Phosphite fungicides may eventually provide another alternative for summer disease control.  Aliette was the first fungicide in the phosphite fungicide group and it was used primarily to control Phytophthora diseases (i.e., root rots).  However, the expiration of the Aliette patent allowed introduction of less expensive generic phosphites and stimulated exploration of other potential uses.  In both 2005 and 2006, Dr. Turner Sutton in North Carolina conducted field tests that showed excellent control of sooty blotch and flyspeck where phosphite fungicides were combined with 6 lb/A of Captan 50W.  The same rate of Captan 50W used alone was ineffective.  Several phosphite fungicides were included in a 2006 trial conducted in the Hudson Valley.  A phosphite-Captan combination provided residual protection during the preharvest interval (31 August to 3 October) equivalent to that of Pristine, Sovran, and the Topsin-Captan combination.  Phosphite-plus-Captan combinations may prove useful for controlling SBFS during late summer after product labels are changed to include these diseases.  So far as I have been able to determine, none of the phosphite fungicides currently have New York State labels that include SBFS or summer fruit rots on apples.

   Final note: The very best fungicides will prove ineffective for controlling SBFS if they are not properly applied.  Incomplete spray coverage and control failures can be expected when spraying in the wind, driving too fast, using low volumes of water per acre (e.g., < 80 gal/A with conventional nozzles), or attempting to penetrate dense foliage or clustered fruit.  Where SBFS was a problem last year, growers should first evaluate their spray coverage to ensure that the fungicides are getting to the intended target.  The second most common problem is failure to respray trees during late August or early September if heavy rains wash off fungicides more than 25 days prior to harvest.  Given the fungicides that are currently available, complete control of SBFS and summer fruit rots is feasible if fungicides are applied at the right time and under conditions that allow good spray coverage.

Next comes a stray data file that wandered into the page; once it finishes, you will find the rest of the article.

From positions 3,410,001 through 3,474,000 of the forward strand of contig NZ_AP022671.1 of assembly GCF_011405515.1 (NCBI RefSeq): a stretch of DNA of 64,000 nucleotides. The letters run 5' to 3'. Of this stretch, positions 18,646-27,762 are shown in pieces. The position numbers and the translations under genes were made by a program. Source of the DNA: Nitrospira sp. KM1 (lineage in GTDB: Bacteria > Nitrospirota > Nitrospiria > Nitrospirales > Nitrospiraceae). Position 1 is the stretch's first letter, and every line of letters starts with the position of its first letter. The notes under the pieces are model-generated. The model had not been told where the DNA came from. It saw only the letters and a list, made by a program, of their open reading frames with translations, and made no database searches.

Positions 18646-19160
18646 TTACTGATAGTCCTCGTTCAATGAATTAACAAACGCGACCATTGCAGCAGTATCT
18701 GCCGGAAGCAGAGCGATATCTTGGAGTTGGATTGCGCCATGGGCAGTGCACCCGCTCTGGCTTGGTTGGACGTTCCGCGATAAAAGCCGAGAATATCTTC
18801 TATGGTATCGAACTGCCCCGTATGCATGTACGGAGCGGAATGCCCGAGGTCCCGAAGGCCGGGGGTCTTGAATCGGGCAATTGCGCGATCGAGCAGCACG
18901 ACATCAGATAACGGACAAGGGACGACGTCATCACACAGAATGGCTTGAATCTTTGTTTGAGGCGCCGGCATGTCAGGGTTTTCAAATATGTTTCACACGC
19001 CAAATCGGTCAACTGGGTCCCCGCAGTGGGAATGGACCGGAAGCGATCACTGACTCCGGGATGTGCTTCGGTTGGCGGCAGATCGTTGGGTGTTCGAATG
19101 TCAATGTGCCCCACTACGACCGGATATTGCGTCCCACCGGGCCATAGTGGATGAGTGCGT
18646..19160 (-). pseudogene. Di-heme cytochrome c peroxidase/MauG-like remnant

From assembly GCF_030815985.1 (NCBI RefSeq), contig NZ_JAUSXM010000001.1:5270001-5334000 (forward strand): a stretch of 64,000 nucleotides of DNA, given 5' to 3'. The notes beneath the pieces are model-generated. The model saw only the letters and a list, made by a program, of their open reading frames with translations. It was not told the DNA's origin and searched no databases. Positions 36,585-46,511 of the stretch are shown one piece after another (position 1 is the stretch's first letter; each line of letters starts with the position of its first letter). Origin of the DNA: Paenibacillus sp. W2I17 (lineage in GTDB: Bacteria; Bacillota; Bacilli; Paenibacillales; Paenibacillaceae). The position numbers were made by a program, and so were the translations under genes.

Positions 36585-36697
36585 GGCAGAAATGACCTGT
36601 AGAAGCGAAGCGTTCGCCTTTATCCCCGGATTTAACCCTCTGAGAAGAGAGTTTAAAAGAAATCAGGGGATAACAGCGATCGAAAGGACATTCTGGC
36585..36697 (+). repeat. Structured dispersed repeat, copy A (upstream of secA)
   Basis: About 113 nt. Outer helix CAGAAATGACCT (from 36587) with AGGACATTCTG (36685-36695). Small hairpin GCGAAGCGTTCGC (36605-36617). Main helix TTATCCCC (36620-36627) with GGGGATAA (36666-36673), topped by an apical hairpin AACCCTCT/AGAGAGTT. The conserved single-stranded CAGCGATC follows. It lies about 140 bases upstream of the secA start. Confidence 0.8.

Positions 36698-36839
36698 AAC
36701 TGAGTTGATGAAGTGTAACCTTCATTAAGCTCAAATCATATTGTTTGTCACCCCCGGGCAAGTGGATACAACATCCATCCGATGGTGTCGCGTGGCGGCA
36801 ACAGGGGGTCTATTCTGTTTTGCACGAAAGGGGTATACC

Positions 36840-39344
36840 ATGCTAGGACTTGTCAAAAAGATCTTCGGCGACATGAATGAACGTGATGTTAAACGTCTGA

Table 2

General Info

Upcoming Events | Trap Catches | Pest Focus | Insects | Diseases | General Info

THE WEEK THAT IS

Cornell Fruit Field Day

   Cornell University will host the 2007 Fruit Field Day and Equipment Show at the New York State Agricultural Experiment Station in Geneva, NY, on Wednesday, July 25, from 8:00 a.m. to 5:00 p.m.  This is one of several events that commemorates the 125th anniversary of the Experiment Station, which opened its doors on March 1, 1882.

   Fruit growers, consultants, and industry personnel are invited to tour field plots and laboratories and learn about the latest research and extension efforts being carried out by researchers on the Geneva, Highland and Ithaca campuses.  The focus will be on all commodities key to New York's $300 million fruit industry: apples, grapes, raspberries, strawberries, peaches, pears and cherries.

   During lunch, equipment dealers will showcase the latest techniques to improve sprayer deposition and reducing drift.  Representatives from various companies will advise growers on the latest technologies.

   The event will be held on the Experiment Station's Fruit and Vegetable Research Farm South, 1097 County Road No. 4, 1 mile west of Pre-emption Rd. in Geneva, NY.  Signs will be posted.  Attendees will be able to select from tours of apples, stone fruits, small fruits, and grapes, as well as a tour of the Experiment Station’s labs and greenhouses.  Admission is free and lunch is provided courtesy of industry sponsors.  Pre-registration is requested.

   For sponsorship and exhibitor information, contact Debbie Breth at 585-798-4265 or dib1@cornell.edu.
For additional information, contact Nancy Long at 315-787-2288 or NPL1@cornell.edu  Register on line at: http://www.nysaes.cornell.edu/hort/fieldday/index.html

 

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This material is based upon work supported by Smith Lever funds from the Cooperative State Research, Education, and Extension Service, U.S. Department of Agriculture. Any opinions, findings, conclusions, or recommendations expressed in this publication are those of the author(s) and do not necessarily reflect the view of the U.S. Department of Agriculture.